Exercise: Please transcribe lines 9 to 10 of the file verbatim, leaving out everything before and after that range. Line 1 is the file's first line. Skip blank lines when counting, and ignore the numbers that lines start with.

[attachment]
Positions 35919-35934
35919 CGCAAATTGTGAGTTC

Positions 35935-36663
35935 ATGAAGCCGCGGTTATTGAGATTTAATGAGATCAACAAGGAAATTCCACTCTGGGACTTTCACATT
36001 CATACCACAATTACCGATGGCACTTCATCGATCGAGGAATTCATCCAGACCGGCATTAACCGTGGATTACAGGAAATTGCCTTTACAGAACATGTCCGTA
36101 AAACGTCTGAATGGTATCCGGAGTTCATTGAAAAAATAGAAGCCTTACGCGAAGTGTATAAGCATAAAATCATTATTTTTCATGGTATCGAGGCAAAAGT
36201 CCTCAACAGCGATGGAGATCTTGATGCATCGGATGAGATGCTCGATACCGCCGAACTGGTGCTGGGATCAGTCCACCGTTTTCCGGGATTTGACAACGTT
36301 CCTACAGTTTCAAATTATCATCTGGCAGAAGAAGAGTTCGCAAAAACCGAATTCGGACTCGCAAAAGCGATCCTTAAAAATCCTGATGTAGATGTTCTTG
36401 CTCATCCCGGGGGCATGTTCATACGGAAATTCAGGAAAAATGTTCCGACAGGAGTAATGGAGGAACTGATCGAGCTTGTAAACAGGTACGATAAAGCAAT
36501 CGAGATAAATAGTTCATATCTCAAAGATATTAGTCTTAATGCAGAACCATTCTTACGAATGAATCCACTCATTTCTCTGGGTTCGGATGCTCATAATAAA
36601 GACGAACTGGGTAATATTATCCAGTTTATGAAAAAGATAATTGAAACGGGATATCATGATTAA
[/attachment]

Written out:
36401 CTCATCCCGGGGGCATGTTCATACGGAAATTCAGGAAAAATGTTCCGACAGGAGTAATGGAGGAACTGATCGAGCTTGTAAACAGGTACGATAAAGCAAT
36501 CGAGATAAATAGTTCATATCTCAAAGATATTAGTCTTAATGCAGAACCATTCTTACGAATGAATCCACTCATTTCTCTGGGTTCGGATGCTCATAATAAA